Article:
The Lawman's Holiday Wish (Kirkwood Lake)
Ruth Logan Herne
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No one in Kirkwood Lake seems willing to forget, or forgive, Rainey McKinney's troubled past. But Rainey can't afford to let that bother her. Her top priority is rebuilding her life and being a good mom to her twin daughters. Even handsome deputy sheriff Luke Campbell can't distract her, tempting as he is. She's determined to keep her distance, but as his son and her girls form a special bond, Rainey and Luke can't help but do the same. Can Rainey put her past behind her once and for all and embrace a future full of hope--and love?
Kirkwood Lake: A town full of heart and hope.
it’s a good idea.” “Like the furniture?” Aiden looked around the room, puzzled. “You want to move the couch again? And the chairs?” “No.” Luke sank onto a kitchen chair and cuddled his son, wishing wisdom had come quicker. “I want you to try new things. Maybe do some fun work-sheet stuff at home like Dorrie and Sonya do.” “I like those,” Aiden told him. “Piper used to give me sheets to do when I was over there.” And if Luke had followed Piper’s example, Aiden might have been
She gave him a little wave and went into the house, hoping no one would be there to see her face, read her feelings. She wanted a little time to pray. She shut her phone off, read the girls a couple stories, turned on their favorite princess movie and started baking cookies for next week’s wedding. By the time the family came back from Zach’s place next door, trays of chocolate chip cookies filled every available counter space in the kitchen, and both tables. Plastic freezer tubs were set
their joined hands with her free one. “But we can only be friends, Luke.” * * * His heart seized. He knew what she wanted. The request was scrawled across her face, darkening her eyes, flowing in her tears, imploring him to understand. She wanted him to cling to God, as she did. But just as he couldn’t take Aiden’s hand in a prayer before meals, he couldn’t pretend to have faith. “I can’t meet you halfway on that ground, Rainey. I know what you’d like, the picture-perfect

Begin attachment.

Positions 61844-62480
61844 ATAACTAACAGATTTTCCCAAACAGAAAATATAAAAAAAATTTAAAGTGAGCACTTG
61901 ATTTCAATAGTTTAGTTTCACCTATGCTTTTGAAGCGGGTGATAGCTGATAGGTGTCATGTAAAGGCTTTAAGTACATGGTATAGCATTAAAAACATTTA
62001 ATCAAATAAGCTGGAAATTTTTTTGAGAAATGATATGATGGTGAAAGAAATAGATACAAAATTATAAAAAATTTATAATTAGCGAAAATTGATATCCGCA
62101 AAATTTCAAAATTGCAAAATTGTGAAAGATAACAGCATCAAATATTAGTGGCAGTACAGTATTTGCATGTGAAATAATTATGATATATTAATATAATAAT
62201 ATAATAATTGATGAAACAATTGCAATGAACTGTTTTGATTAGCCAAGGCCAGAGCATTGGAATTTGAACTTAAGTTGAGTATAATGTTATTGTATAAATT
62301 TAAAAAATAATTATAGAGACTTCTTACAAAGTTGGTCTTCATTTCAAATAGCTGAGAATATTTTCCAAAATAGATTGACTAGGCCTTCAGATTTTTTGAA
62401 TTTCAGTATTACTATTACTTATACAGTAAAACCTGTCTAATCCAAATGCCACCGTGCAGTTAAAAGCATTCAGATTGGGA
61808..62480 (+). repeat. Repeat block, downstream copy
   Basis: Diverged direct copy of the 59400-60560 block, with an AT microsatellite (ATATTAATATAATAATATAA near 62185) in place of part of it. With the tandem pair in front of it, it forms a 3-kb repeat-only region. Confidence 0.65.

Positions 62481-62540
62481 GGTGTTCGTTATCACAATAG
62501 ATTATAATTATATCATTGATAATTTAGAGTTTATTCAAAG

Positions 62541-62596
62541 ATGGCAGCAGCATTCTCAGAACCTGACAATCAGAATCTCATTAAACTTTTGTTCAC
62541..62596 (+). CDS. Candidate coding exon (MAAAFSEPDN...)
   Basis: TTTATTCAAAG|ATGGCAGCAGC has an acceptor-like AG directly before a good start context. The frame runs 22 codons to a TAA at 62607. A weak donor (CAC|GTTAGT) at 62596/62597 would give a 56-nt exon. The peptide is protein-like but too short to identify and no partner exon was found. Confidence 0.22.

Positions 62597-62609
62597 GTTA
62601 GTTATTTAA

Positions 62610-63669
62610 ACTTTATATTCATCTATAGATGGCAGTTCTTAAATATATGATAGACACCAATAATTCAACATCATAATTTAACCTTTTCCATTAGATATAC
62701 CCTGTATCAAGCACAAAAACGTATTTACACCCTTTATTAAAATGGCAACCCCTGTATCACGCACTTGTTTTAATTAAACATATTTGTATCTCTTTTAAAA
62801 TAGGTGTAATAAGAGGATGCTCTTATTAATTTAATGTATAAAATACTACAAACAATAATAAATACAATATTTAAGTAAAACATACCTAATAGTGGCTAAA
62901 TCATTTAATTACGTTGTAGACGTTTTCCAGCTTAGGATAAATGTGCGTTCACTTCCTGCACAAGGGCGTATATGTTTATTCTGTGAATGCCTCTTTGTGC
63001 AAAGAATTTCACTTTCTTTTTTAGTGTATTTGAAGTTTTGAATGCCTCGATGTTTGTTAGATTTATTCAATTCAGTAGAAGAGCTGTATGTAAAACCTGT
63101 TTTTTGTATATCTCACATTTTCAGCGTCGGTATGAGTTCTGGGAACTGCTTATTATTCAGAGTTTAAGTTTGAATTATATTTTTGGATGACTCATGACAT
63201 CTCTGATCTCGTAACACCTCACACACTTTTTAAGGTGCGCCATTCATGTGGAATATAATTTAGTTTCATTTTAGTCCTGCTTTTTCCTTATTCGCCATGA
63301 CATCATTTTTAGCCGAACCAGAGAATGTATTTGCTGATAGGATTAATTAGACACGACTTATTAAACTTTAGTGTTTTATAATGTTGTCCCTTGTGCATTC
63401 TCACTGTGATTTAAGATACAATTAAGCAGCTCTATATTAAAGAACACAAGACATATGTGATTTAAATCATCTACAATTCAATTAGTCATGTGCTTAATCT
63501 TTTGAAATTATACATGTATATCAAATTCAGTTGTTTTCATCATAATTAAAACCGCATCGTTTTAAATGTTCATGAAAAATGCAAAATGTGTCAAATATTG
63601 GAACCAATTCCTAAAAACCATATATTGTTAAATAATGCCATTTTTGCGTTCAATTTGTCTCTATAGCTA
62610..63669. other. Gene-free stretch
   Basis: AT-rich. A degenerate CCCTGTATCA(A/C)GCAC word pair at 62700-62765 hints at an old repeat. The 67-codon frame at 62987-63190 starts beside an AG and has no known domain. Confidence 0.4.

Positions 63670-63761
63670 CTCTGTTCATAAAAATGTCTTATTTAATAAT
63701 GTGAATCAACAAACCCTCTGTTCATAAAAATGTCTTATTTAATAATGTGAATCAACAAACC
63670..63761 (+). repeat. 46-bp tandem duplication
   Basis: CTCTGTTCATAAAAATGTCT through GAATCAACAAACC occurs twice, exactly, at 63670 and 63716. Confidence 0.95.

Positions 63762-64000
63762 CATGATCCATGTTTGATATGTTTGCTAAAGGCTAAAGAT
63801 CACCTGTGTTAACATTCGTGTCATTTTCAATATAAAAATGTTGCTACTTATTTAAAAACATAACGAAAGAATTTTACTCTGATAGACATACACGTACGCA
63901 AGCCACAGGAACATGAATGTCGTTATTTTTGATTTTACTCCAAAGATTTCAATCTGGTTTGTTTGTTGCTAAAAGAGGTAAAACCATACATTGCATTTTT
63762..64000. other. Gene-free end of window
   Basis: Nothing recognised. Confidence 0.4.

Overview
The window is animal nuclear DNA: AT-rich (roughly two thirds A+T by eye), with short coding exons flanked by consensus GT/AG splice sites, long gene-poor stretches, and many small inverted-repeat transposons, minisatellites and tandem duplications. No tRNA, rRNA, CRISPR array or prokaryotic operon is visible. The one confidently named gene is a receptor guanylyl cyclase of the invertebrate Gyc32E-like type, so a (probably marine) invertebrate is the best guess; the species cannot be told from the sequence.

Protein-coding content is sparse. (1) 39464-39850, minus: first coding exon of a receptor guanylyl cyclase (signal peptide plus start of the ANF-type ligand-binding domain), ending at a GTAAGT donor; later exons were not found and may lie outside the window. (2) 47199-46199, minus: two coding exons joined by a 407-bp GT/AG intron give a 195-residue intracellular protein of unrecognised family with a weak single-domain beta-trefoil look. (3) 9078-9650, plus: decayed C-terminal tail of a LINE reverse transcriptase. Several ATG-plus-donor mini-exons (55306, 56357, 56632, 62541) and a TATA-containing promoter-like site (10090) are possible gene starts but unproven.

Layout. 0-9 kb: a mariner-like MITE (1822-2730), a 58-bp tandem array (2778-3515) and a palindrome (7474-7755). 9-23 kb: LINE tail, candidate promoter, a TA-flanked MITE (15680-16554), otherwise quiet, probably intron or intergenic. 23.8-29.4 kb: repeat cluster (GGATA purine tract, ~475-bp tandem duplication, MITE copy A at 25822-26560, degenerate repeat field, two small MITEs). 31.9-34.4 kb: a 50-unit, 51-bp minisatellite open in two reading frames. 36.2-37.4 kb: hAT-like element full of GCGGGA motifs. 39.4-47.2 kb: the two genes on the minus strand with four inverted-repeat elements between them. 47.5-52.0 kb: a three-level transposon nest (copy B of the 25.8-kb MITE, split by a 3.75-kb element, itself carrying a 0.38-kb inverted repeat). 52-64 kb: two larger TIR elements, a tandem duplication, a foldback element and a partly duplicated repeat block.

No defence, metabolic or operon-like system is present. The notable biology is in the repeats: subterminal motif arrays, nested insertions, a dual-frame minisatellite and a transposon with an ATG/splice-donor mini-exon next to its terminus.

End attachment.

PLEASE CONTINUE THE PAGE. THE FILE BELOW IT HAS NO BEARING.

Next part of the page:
his sermons very much,” Julia said. “I can’t say the same.” Nick’s face twisted into something between a smirk and a scowl. “I guess they’re easier to take when they’re not aimed at you.” Attempting to redirect the conversation, she said, “It’s a lovely church, with all that leaded glass and hand-carved woodwork. I’ve always been curious about who built it.” His nasty expression faded, and he met her eyes calmly. “You’ve been here long enough to know the Landrys built it in 1817, a
picture, of the girls as adorable toddlers. Was she wrong to have left? Probably. But her leaving had ensured the girls safety and that was what mattered. Rogue cops were nothing to be taken lightly, and bad cops who’d had witnesses disappear before? They’d posed a direct threat thwarted by her whistle-blowing phone calls. This year would be different. She wouldn’t spend this Christmas alone, crying as she tended animals in an empty veterinary clinic outside Chicago. She’d be here